Application of Physics

My previous blog might reasonably have prompted the questions, “What does a Physicist do?” and “What’s the impact on Business?” The first answer I ever read was in the Propaedia to The Encyclopaedia Britanica and was written by Claus Moser, the influential Chief Scientific Advisor to Harold Wilson during the “White Heat of Technology”. He suggested Mathematicians are the Makers Possible, Physicists the Makers Probable and Engineers, the Makers Practical.

This view is patently false since mankind made many inventions long before any form of modern scientific understanding. The Moser view also gave weight to an intellectual pecking order with maths at the top and the dirty finger-nailed engineer at the bottom. This too is false and most commercially successful inventions today actually need the team approach, in which each plays their part.

I can illustrate the point with reference to this year’s clutch of awards from the Institute of Physics. You can see the list for yourself at http://www.iop.org/activity/awards/page_35485.html

The true business impact is more obvious in the other award winners. Here there were two clear areas of recent activity, deserving the attention of the business community.

One was the application of Physics to medicine. This year the winner was Dr Rachel McKendry, chosen for the successful commercial development of sensors for rapid disease diagnostics and antibiotic drug screening applications. She has shown how the deep understanding of the physics target molecules of disease and drug intervention, added to the fundamental physics of vibration and resonance, has produced not only medical understanding but has led directly to commercial applications, rolling out to hospitals world-wide.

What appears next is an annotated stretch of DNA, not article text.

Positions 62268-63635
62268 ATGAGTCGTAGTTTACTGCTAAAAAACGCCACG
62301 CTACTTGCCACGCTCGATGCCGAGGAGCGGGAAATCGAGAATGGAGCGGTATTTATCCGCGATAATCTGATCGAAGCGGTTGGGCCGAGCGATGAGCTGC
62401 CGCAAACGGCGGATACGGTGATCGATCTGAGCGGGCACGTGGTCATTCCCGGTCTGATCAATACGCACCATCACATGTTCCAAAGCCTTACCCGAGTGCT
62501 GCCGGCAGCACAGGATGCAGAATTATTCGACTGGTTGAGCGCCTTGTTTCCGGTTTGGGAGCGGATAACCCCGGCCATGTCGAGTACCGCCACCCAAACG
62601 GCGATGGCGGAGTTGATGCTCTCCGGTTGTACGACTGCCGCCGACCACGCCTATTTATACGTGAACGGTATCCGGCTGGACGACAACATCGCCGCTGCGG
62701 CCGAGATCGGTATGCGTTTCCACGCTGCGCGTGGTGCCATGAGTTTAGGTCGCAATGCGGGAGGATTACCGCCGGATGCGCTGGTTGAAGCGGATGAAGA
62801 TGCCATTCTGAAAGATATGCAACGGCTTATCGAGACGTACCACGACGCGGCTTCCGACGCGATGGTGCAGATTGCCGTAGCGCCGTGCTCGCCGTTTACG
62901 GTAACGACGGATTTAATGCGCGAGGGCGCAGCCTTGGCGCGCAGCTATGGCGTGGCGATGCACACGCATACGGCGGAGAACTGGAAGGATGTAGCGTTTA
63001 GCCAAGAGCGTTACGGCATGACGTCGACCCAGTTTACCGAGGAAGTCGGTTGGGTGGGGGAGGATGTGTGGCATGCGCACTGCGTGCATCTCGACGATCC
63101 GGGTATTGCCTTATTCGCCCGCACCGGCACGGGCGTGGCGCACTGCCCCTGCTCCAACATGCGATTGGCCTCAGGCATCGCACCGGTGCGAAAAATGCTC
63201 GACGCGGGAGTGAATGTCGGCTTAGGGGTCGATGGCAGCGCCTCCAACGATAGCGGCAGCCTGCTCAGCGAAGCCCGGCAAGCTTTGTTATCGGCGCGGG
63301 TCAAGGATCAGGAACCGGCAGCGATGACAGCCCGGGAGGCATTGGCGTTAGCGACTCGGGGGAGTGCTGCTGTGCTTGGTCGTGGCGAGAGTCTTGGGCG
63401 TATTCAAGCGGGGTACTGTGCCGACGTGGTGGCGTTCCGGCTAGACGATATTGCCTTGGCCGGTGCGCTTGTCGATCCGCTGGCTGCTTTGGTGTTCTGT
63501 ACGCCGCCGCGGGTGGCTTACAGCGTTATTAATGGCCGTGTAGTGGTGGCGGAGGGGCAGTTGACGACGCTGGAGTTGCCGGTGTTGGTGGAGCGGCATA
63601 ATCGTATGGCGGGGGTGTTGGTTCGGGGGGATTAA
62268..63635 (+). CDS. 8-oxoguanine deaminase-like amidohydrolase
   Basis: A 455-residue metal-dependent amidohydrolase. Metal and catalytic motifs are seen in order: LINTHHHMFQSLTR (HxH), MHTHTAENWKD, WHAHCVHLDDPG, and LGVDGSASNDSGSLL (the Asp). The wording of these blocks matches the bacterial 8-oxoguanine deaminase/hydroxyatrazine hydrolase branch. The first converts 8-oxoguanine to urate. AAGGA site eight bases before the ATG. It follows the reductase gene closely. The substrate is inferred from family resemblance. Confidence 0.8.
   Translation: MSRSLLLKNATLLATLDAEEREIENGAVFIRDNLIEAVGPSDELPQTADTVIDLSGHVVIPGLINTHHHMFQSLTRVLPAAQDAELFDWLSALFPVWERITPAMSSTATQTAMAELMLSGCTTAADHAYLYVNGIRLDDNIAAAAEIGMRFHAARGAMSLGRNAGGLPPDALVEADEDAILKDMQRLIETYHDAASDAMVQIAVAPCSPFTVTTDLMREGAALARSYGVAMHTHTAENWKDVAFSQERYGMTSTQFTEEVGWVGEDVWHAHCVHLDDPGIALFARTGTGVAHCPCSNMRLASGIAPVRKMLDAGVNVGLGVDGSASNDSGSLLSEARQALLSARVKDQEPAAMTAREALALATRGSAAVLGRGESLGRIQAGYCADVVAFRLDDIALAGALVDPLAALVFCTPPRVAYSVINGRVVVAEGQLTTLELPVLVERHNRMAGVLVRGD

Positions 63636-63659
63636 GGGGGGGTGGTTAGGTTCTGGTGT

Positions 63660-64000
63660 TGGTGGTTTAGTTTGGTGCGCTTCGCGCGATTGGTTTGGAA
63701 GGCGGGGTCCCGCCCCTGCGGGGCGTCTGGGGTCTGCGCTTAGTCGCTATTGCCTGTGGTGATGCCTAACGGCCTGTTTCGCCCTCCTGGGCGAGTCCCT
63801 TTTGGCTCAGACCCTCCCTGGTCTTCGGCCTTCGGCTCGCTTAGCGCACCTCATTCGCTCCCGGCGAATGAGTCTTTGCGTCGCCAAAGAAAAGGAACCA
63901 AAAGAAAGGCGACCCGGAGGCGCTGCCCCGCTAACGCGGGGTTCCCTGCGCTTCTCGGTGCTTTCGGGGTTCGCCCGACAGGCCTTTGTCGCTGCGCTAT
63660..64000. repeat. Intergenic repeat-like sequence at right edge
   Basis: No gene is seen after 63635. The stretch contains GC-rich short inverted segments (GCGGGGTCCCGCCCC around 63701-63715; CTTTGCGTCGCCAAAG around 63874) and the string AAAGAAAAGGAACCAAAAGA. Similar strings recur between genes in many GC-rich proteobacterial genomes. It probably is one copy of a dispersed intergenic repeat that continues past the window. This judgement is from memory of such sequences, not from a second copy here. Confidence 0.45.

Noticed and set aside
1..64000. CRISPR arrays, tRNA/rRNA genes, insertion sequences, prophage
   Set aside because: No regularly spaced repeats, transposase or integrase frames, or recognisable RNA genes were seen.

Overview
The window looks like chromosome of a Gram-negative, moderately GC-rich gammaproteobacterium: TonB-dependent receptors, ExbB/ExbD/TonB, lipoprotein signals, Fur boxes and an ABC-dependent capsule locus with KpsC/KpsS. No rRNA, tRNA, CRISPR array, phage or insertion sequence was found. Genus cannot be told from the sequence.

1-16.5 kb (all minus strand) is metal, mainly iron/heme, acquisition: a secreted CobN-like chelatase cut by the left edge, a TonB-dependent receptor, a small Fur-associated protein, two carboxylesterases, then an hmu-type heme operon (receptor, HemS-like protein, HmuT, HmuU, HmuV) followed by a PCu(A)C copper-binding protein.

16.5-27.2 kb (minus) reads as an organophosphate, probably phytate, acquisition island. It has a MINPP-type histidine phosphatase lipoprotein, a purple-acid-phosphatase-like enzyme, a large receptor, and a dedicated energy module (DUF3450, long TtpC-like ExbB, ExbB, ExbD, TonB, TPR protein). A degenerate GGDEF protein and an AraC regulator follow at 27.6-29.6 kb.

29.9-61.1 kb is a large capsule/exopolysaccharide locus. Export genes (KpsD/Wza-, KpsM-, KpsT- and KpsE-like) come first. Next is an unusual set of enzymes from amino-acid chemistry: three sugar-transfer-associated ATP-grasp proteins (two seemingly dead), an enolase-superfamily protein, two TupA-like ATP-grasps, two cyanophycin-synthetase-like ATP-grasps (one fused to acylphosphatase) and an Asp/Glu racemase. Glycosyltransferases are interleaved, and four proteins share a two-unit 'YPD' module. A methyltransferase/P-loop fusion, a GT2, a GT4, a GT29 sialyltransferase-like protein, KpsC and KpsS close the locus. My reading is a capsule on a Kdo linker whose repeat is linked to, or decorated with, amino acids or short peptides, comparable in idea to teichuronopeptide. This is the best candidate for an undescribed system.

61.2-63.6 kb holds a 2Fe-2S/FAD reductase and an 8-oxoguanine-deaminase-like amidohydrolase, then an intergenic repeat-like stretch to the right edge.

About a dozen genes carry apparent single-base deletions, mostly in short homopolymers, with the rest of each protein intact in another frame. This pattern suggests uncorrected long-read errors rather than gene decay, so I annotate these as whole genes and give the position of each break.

No less than three prize winners were in different aspects of electronic polymers or plastics. I guess this represents both the surprise and the impact that this subject has produced. For a long time, plastics remained a boring material to physicists, important only for its strength, ease of manufacture and electrical insulation. Physicist pioneers of the 1990s changed all that and together our prize winners are demonstrating, flat panel displays, full electronic circuits and solar cells. You can read for yourself the possible future of this technology in a book by one of our winners Richard Jones, “Soft machines” and its associated website http://www.softmachines.org/wordpress/

I want to finish by mentioning one other of our prize winners, Donal Bradley. He won the Faraday Medal also for his work in plastic electronics. His father, Dan Bradley, was well known in Belfast as a Professor at Queens University and a great pioneer and publicist of the laser, often noted at that time as a solution looking for a problem and today a household item. Pioneering genius obviously runs in the family and I reckon the business community should be paying a lot of attention to Donal and the other physicists of today.

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